This work was enabled by a $4.3 million Cooperative Agreement awarded in 2013 as part of the U.S. Department of Energy’s Cybersecurity for Energy Delivery Systems (CEDS) program.

DEMONSTRATION HIGHLIGHTS
FoxGuard Solutions, Inc. and TDi Technologies presented the Patch and Update Management Program at the FoxGuard headquarters in Christiansburg, VA on July 13, 2017. Representatives from the DOE and other agencies, electric utilities, other CEDS project participants, and an electric utility cooperative consortium attended. FoxGuard also hosted Virginia Congressman Morgan Griffith (R-Salem) for a tour of facilities and to provide him with an overview and demonstration of the Patch and Update Management Program. A second demonstration was presented at TDi Technologies headquarters in Plano, TX on September 28th, 2017 also bringing together representatives from the DOE and electric utilities. The demonstrated end-to-end solution for EDS fills an important cyber security gap.

WHO IS FOXGUARD?
FoxGuard Solutions develops custom cyber security, compliance and industrial computing solutions. FoxGuard provides reliable, secure and configurable patch management reporting services, which include availability reporting and applicability analysis for information technology (IT) and operational technology (OT) assets used in critical infrastructure environments.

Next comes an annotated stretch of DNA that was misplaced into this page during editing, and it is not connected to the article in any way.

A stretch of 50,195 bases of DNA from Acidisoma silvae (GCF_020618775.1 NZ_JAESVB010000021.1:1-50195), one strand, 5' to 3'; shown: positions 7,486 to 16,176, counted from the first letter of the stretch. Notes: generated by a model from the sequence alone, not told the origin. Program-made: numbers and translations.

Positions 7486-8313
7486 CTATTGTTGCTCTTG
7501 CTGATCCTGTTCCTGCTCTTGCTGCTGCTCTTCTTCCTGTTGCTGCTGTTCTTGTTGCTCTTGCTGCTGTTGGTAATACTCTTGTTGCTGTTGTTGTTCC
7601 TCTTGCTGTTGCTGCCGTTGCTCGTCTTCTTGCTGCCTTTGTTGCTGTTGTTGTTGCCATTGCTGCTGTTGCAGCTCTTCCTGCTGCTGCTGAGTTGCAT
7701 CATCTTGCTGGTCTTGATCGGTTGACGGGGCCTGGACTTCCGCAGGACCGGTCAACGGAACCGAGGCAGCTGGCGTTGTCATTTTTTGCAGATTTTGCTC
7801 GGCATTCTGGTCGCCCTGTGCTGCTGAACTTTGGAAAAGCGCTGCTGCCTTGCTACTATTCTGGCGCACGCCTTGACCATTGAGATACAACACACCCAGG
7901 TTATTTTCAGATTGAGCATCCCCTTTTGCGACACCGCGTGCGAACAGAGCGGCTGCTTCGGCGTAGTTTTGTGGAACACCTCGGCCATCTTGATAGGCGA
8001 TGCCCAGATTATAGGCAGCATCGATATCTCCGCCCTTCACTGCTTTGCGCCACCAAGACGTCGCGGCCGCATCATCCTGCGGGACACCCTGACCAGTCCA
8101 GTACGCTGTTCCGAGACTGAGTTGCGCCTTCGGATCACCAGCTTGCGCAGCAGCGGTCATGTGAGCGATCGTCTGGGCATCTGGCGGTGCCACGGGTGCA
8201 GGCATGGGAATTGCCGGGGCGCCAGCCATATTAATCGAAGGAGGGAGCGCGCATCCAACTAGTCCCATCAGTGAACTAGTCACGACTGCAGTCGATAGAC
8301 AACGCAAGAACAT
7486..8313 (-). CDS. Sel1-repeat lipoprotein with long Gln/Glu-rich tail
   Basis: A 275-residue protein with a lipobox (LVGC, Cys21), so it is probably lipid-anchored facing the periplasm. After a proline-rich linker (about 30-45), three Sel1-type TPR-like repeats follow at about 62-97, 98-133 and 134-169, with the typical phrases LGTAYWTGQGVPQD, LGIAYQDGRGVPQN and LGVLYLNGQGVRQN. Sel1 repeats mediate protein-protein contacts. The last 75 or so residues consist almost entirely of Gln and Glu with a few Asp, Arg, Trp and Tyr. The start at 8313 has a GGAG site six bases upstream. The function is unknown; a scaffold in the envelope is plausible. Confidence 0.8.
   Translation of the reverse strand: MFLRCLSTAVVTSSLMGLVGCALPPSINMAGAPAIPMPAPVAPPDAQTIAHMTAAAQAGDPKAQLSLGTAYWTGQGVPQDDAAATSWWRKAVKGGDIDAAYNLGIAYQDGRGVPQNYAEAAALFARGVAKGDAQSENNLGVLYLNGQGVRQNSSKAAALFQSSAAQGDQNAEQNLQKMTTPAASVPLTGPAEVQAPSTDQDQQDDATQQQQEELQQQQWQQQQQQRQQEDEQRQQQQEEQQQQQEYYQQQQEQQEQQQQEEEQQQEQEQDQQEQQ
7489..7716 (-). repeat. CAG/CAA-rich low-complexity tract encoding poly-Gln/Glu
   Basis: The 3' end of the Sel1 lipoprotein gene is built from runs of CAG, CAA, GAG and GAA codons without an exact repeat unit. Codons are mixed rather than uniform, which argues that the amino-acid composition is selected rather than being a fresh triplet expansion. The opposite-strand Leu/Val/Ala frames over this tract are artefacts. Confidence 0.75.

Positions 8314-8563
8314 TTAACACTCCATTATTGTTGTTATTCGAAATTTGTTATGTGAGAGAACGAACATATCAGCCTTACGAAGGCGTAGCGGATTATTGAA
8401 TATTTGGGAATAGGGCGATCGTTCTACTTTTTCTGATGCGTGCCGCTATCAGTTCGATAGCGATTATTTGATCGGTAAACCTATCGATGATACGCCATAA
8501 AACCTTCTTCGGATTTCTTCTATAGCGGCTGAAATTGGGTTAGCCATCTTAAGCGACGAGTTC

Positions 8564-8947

LINKS:
PR Newswire – https://www.prnewswire.com/news-releases/foxguard-solutions-provides-patch-and-update-solution-for-energy-delivery-systems-300587908.html?tc=eml_cleartime

 

 
Media Contact
Marcie Killen
Marketing Manager
p. 540.382.4234 x152

WANT TO LEARN MORE ABOUT PATCH MANAGEMENT?
FoxGuard provides a wide range of patch management solutions that help entities identify and mitigate gaps in the security of their systems and prepare for NERC CIP audits. We host a webinar series to discuss ways to develop and implement a robust patch management program. Reserve your spot in our next session.

RESERVE YOUR SPOT

If you want to discuss something specific, we will do that too! Just reach out, tell us what your challenges are, and we will have one of our security experts contact you.

TALK TO AN EXPERT

Compliance Updates for January, 2018

UAE RoHS

Last month our blog centered on UAE RoHS, which became mandatory as of January 1, despite the unknowns and the difficulties in the registration process.  Although the expected Notified Bodies have not been certified yet by ESMA, certificates of UAE RoHS compliance are already being issued directly from ESMA, with several hundred applications awaiting processing.

If you have a product you would like to register for UAE RoHS and are having difficulty submitting your technical documentation and application, please reach out to Design Chain Associates(1) expert, Michael Kirschner (mike@designchainassociates.com).